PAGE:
When you drive through the Clearwater National Forest in northern Idaho, you’re surrounded by deep, green forests and wild and scenic rivers. But if you drove through there 67 years ago, signs would have warned you not to stop.
The woods hid a World War II Japanese internment camp. Through Saturday, archaeologists are wrapping up a dig at that now virtually forgotten site. A new book about this hidden history is titled “Imprisoned in Paradise.”
Tom Banse: So this is paradise?
Stacey Camp: “It is paradise compared to places like Minidoka, Amache, and Manzanar and Fort Missoula where they were desert environments.”
That’s University of Idaho professor Stacey Camp. She directs the archaeological dig at a nearly lost site in the system of World War Two Japanese American relocation camps. This one was called the Kooskia Internment Camp.
Stacey Camp: “You have these beautiful trees. You have a landscape that some internees say looked similar to Japan. That’s not to say the experience was a good experience for them. It was far from it.”
After the attack on Pearl Harbor, the U.S. government rounded up more than 100,000 people of Japanese heritage. The Kooskia camp opened in 1943 and operated until 1945.
Historian Priscilla Wegars documented the names of 265 adult men imprisoned there at the edge of Idaho’s Bitterroot Mountains wilderness. They included restaurant owners from Seattle, farm hands from the Willamette Valley and cannery workers from Alaska.
Priscilla Wegars: “It was a perception. They were perceived to be potentially dangerous to the United States, perhaps because they made a 50-cent donation to the Japanese Red Cross. Perhaps because they were a Buddhist priest or minister. Buddhism and particularly Shintoism were seen as having close ties to the emperor of Japan, that sort of thing.”
Wegars has just published a book about the Kooskia camp. The title, “Imprisoned in Paradise,” was inspired by a phrase in an internee’s letter.
The larger and better known camps, such as Minidoka in southern Idaho, were run by the War Relocation Administration. They held entire families.
Wegars says the Kooskia camp was different. The Japanese immigrants held here were treated like prisoners of war and put to work building what is now the Lewis and Clark Highway between Lewiston and Missoula.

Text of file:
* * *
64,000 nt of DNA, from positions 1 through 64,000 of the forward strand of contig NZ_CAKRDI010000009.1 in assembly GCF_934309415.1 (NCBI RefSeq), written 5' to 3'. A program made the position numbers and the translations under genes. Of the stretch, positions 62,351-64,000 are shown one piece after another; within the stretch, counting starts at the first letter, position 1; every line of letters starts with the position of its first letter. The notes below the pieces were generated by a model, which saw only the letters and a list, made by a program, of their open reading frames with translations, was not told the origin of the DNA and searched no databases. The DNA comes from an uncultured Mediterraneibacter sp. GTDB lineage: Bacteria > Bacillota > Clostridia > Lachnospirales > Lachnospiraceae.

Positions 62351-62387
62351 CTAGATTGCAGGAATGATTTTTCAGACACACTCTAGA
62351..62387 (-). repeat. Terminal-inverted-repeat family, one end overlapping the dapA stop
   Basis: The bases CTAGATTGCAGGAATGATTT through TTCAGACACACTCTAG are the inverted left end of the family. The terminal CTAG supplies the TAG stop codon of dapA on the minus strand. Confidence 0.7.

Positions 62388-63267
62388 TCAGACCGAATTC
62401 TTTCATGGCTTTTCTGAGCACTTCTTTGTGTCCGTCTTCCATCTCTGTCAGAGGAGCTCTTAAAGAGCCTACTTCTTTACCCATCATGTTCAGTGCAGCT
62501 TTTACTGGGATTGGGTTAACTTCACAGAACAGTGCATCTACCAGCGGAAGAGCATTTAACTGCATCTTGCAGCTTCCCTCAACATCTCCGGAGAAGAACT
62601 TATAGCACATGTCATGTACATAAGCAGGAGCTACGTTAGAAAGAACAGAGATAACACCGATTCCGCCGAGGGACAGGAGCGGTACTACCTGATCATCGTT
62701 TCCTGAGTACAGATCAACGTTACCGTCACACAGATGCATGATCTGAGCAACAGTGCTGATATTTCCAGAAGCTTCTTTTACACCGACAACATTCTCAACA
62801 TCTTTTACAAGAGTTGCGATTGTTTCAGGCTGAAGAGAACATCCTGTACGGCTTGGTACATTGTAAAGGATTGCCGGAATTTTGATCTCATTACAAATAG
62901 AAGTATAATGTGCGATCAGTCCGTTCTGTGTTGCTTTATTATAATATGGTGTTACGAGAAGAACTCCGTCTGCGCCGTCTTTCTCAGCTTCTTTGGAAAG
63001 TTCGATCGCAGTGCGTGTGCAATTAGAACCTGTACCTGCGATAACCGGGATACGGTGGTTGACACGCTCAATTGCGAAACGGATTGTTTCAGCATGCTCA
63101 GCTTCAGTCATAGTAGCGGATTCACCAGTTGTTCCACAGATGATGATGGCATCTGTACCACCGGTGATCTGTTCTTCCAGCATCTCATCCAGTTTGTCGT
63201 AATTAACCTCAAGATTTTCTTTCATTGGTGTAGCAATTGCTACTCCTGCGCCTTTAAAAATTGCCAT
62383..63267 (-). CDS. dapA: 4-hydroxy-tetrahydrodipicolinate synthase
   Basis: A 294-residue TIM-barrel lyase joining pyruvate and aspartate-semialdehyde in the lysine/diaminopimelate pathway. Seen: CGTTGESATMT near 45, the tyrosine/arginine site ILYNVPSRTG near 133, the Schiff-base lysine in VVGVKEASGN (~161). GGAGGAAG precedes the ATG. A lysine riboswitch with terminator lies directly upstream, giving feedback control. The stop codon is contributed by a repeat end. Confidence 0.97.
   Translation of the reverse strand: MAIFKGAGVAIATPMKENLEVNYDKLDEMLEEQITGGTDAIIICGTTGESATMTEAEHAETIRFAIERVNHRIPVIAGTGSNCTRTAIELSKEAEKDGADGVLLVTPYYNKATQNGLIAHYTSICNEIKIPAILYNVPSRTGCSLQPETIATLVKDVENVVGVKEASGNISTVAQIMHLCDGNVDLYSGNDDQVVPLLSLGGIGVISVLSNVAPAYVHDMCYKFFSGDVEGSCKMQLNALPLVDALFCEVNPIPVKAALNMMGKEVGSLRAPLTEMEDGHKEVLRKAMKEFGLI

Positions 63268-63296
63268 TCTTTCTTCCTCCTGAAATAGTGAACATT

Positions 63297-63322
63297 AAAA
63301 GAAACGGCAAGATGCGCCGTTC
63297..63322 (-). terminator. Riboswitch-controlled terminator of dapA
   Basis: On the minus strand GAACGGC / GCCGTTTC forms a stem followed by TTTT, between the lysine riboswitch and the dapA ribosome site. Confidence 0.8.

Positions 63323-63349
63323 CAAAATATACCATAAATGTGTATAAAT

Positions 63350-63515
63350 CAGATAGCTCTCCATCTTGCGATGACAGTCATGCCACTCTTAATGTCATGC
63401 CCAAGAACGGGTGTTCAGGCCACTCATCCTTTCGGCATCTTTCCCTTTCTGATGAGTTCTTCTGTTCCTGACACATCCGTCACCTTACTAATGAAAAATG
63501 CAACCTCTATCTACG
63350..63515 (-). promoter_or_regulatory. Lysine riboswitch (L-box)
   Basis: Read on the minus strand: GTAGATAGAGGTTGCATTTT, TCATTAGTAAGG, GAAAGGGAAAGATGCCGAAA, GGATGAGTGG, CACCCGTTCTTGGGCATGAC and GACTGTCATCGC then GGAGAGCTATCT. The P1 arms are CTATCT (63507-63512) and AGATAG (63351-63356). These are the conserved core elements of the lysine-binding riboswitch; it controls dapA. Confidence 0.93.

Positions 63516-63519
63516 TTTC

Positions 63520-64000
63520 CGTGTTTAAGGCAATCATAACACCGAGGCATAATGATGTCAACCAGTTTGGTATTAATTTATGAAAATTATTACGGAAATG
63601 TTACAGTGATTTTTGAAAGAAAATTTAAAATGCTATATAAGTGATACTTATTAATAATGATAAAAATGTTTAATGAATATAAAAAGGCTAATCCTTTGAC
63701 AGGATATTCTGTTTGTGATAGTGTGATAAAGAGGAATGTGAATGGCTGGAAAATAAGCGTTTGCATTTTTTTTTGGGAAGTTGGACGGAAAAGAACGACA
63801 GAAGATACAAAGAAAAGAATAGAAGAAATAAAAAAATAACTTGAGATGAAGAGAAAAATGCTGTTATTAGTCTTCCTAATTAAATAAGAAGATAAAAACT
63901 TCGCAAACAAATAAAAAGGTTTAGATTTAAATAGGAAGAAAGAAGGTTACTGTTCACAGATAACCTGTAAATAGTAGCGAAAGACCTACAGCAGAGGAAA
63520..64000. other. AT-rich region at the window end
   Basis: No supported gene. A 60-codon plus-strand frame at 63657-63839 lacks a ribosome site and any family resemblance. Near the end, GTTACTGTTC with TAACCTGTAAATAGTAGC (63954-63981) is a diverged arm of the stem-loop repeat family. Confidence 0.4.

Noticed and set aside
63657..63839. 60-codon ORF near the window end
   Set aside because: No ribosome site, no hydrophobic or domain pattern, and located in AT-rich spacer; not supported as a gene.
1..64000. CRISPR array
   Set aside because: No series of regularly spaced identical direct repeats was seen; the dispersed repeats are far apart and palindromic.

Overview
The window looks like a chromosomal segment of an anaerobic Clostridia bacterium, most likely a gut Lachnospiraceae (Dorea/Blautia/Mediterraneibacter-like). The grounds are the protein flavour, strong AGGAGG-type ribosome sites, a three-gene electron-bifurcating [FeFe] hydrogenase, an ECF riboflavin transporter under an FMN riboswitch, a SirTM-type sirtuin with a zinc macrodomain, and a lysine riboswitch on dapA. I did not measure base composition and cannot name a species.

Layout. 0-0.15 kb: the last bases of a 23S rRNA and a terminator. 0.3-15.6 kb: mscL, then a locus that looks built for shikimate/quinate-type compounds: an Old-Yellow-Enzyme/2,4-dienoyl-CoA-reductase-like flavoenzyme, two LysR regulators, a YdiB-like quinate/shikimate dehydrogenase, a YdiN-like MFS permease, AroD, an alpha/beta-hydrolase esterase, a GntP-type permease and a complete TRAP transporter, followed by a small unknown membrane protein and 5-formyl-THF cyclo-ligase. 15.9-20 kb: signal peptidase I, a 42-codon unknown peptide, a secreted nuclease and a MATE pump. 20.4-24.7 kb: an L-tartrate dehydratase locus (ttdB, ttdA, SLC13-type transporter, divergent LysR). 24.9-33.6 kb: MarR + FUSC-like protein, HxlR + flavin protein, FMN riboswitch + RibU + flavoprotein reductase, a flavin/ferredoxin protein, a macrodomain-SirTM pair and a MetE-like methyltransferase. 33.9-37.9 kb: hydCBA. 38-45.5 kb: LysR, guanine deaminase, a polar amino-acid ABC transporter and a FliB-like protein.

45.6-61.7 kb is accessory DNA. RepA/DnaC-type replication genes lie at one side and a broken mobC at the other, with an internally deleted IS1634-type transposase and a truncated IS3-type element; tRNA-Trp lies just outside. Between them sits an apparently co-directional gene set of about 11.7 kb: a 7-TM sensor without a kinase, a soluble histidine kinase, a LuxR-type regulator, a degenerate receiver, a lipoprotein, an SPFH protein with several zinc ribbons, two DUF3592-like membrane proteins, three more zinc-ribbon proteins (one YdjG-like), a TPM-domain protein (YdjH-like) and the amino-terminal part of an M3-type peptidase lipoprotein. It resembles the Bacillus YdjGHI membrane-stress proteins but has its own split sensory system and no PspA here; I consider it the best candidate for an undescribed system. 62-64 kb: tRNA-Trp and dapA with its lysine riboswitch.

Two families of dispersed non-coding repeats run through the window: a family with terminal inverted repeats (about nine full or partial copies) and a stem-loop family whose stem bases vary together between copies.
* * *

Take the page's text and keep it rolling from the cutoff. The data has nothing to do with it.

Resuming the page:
Priscilla Wegars: “Sometimes the head of household, the father, would be picked up and taken to an internment camp run by the Immigration and Naturalization Service for the Justice Department. Kooskia was one of those camps.”
Wegars says the Kooskia camp was so remote, the government didn’t bother to put up barbed wire or guard towers. There was nowhere to run but wilderness.
Seattle resident Tad Sato took a break from a railroad job to see his incarcerated father at Kooskia in 1943. Sato preserved his recollections in an oral history made for the Densho archive in Seattle.
Tad Sato: “Well, it was camplike. I went to visit there. They had a great big barracks. And had cots… in a big room. They had their own cooks because I remember eating dinner there. It was better food than we had on the railroad, I remember.”
At the camp location today, student workers carefully excavate research plots with trowels under a broiling sun.
So far, they’ve uncovered a foundation, possibly of the laundry house. A grid search also turned up some broken pieces of Japanese rice bowls.
The excavation work “feels personal” to crew chief Dana Ogo Shew. Her Japanese American grandparents and aunts and uncles were shipped from the West Coast to an internment camp in Utah during World War II.
Shew says she was excited to come to work on this dig even though it reminds her of an unhappy chapter in her family history. She prefers to look at it as a triumph over adversity.
Dana Shew: “We never want people to forget that this was a mistake, a blight as some people would call it in American history. But at the same time, we want to celebrate how the Japanese adapted in the camps. They were faced with this situation and they immediately started to make things as good as they could with what they had.”
The archaeologists working here want the location added to the National Register of Historic Places and for someone to put up interpretive signs.
For now, it’s so overgrown, the camp is easy to overlook… just as it has been in the history books.
On the Web: